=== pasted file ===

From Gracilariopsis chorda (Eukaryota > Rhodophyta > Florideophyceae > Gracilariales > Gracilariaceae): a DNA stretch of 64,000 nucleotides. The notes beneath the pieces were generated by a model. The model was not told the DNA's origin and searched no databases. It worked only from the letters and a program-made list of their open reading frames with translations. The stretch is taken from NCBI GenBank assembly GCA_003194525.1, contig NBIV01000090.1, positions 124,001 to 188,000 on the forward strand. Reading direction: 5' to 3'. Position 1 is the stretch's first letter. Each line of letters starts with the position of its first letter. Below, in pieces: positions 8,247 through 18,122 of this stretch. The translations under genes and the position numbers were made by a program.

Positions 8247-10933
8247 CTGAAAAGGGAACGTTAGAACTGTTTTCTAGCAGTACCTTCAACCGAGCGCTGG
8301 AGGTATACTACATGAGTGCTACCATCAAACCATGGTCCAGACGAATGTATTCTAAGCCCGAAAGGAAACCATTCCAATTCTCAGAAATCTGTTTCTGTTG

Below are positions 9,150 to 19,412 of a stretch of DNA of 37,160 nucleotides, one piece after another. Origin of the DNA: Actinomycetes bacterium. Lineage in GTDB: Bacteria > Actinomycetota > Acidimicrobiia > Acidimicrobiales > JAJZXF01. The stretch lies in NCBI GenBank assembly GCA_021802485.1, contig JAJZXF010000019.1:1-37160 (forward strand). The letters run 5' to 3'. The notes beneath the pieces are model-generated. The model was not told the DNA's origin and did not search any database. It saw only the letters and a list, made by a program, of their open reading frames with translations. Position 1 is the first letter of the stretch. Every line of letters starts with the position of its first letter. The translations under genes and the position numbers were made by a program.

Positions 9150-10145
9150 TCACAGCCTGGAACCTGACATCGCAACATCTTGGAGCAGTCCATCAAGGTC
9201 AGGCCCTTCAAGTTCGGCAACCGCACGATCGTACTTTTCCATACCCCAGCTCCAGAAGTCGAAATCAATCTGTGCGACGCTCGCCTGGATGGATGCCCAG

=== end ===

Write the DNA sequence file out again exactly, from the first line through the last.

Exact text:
From Gracilariopsis chorda (Eukaryota > Rhodophyta > Florideophyceae > Gracilariales > Gracilariaceae): a DNA stretch of 64,000 nucleotides. The notes beneath the pieces were generated by a model. The model was not told the DNA's origin and searched no databases. It worked only from the letters and a program-made list of their open reading frames with translations. The stretch is taken from NCBI GenBank assembly GCA_003194525.1, contig NBIV01000090.1, positions 124,001 to 188,000 on the forward strand. Reading direction: 5' to 3'. Position 1 is the stretch's first letter. Each line of letters starts with the position of its first letter. Below, in pieces: positions 8,247 through 18,122 of this stretch. The translations under genes and the position numbers were made by a program.

Positions 8247-10933
8247 CTGAAAAGGGAACGTTAGAACTGTTTTCTAGCAGTACCTTCAACCGAGCGCTGG
8301 AGGTATACTACATGAGTGCTACCATCAAACCATGGTCCAGACGAATGTATTCTAAGCCCGAAAGGAAACCATTCCAATTCTCAGAAATCTGTTTCTGTTG

Below are positions 9,150 to 19,412 of a stretch of DNA of 37,160 nucleotides, one piece after another. Origin of the DNA: Actinomycetes bacterium. Lineage in GTDB: Bacteria > Actinomycetota > Acidimicrobiia > Acidimicrobiales > JAJZXF01. The stretch lies in NCBI GenBank assembly GCA_021802485.1, contig JAJZXF010000019.1:1-37160 (forward strand). The letters run 5' to 3'. The notes beneath the pieces are model-generated. The model was not told the DNA's origin and did not search any database. It saw only the letters and a list, made by a program, of their open reading frames with translations. Position 1 is the first letter of the stretch. Every line of letters starts with the position of its first letter. The translations under genes and the position numbers were made by a program.

Positions 9150-10145
9150 TCACAGCCTGGAACCTGACATCGCAACATCTTGGAGCAGTCCATCAAGGTC
9201 AGGCCCTTCAAGTTCGGCAACCGCACGATCGTACTTTTCCATACCCCAGCTCCAGAAGTCGAAATCAATCTGTGCGACGCTCGCCTGGATGGATGCCCAG